WASHINGTON (Army News Service, Sept. 3, 2008) -- Some 14,000 National Guard troops are actively supporting recovery efforts following Hurricane Gustav which hit Louisiana and New Orleans Sept. 1.

An additional 36,000 Soldiers and Airmen are ready to support civilian authorities and restore order in those areas if needed. Gustav left some 1.3 million power outages in its wake in Louisiana, Mississippi and Arkansas.

Gustav, now a tropical depression, came and went without the damage inflicted by Hurricane Katrina just three years ago. But while much of the United States turns it's eyes towards upcoming elections, the National Guard and the Army Corps of Engineers in Louisiana and in other parts of the Gulf Coast remain focused on the aftermath of Hurricane Gustav.

Meanwhile, the Guard is monitoring three additional storms developing in the Atlantic region, including Hanna, Ike, and Josephine. Guard officials say they are prepared to respond accordingly when those storms hit land, and continue to provide support to areas affected by Hurricane Gustav.

In Louisiana, nearly 7,000 National Guard members are on the ground throughout the state, with around 1,900 providing support to local law enforcement in New Orleans.

Guardsmen in Louisiana continue to clear roads so emergency responders can access affected areas, monitor water levels and flood gates in New Orleans, and erect road blocks to keep vehicles out of low-lying, water-filled areas.

Hurricane Gustav has affected much of the Gulf of Mexico region. In Mississippi, some 1,500 National Guard Soldiers and Airmen are on duty to support recovery efforts from the storm.

The Mississippi National Guard has established six distribution sites for water, ice, food and personal hygiene items, four of those sites are in Harrison County and two are in Hancock County there.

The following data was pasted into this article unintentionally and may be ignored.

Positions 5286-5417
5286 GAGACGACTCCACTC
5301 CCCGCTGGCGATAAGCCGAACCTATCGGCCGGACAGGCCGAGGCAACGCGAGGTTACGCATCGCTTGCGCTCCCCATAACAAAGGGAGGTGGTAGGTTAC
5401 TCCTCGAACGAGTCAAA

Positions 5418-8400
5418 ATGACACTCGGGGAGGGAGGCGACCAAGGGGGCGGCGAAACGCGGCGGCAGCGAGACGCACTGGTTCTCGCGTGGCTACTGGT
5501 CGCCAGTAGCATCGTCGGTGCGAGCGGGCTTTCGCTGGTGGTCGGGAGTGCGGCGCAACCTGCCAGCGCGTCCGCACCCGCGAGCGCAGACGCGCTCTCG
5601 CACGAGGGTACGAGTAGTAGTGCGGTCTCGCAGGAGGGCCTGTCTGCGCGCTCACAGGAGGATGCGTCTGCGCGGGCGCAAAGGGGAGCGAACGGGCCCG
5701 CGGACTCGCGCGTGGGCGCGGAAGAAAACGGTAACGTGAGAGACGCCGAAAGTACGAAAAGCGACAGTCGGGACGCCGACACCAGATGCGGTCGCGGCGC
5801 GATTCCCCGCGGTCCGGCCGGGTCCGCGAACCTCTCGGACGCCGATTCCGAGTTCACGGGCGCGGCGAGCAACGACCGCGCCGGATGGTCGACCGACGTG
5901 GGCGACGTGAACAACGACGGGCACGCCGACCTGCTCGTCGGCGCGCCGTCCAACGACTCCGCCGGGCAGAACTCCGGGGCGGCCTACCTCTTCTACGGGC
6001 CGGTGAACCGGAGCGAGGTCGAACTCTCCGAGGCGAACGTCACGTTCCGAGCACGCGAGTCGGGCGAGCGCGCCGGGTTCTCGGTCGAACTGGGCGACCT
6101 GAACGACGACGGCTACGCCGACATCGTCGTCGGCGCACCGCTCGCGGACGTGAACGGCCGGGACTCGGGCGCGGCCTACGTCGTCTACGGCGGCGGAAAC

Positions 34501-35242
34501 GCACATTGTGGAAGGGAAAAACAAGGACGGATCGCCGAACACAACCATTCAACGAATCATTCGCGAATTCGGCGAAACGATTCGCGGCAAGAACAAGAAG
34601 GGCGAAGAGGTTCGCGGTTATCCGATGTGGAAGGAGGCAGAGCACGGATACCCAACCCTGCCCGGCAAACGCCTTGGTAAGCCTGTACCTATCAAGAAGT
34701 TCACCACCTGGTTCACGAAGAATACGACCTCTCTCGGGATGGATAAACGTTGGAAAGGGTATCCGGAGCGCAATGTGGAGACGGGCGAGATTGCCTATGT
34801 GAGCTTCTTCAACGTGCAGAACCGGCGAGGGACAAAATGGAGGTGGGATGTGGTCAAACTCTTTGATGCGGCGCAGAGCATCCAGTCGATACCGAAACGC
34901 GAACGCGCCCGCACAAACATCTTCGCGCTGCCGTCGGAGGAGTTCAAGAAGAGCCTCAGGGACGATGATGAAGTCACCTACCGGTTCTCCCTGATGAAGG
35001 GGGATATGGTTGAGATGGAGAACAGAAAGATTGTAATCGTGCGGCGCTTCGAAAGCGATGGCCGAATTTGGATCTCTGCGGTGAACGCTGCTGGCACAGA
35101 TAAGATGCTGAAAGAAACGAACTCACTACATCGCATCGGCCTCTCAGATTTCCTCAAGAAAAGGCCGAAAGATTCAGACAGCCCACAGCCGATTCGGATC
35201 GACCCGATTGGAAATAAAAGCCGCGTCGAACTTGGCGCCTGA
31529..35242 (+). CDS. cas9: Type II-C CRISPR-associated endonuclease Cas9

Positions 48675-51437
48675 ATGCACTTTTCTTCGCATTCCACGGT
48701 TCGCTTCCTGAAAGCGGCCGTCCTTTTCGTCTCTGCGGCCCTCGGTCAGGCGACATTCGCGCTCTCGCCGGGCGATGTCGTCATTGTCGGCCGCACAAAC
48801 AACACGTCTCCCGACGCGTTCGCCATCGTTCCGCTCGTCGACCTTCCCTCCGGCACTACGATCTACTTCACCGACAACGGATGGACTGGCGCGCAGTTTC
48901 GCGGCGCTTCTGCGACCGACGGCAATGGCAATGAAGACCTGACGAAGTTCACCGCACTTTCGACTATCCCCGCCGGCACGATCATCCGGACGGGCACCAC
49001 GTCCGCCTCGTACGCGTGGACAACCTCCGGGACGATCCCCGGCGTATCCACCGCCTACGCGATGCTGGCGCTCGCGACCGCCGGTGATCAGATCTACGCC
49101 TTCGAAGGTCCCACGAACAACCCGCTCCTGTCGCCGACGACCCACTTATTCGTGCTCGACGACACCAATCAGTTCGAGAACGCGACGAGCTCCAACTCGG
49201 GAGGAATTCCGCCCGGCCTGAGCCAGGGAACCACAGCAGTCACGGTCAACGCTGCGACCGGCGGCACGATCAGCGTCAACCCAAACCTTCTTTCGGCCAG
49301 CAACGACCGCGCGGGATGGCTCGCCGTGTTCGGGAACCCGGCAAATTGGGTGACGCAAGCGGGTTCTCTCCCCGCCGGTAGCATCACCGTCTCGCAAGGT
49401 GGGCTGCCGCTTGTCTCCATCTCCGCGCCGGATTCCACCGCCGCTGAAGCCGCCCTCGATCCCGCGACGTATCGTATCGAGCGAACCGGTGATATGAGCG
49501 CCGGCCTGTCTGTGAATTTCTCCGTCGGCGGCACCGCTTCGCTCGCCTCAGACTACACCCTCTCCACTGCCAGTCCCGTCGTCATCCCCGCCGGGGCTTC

Special forces personnel in the state, conducting boat search and recovery missions, rescued four people in Hancock County. There, more than 100 homes were flooded and rescuers encountered numerous individuals who refused to leave.

Composite teams of military police and engineers are also present at the Emergency Operations Centers in the three coastal Mississippi counties to support evacuation, search and rescue missions and law enforcement authorities.

Other states along the coast, including Florida, Alabama and Texas continue to monitor upcoming storms in the region, and maintain ready forces to provide assistance and recovery efforts if needed.

The Army Corps of Engineers Corps commanders and emergency response teams worked together in advance of Hurricane Gustav to analyze, plan and carry out any actions necessary. The Corps' immediate attention was directed at monitoring the effects of the storm as it moved across Louisiana.

In New Orleans, the Corps ensured the flood control systems there functioned as designed.

Other Corps of Engineer teams operating in the region included those in Baton Rouge, La.; Vicksburg, Miss.; and Port Allen, La.. Teams were also located in Rock Island, Ill.; St. Paul, Minn.; St. Louis, Mo.; Memphis, Tenn.; and Washington, D.C. The New Orleans district set up an alternate command post in Vicksburg, Miss.

As a result of Hurricane Gustav, local, state and federal teams demonstrated they can work together and accomplish critical missions for the citizens of Louisiana.

(The National Guard and the Corps of Engineers contributed to this story)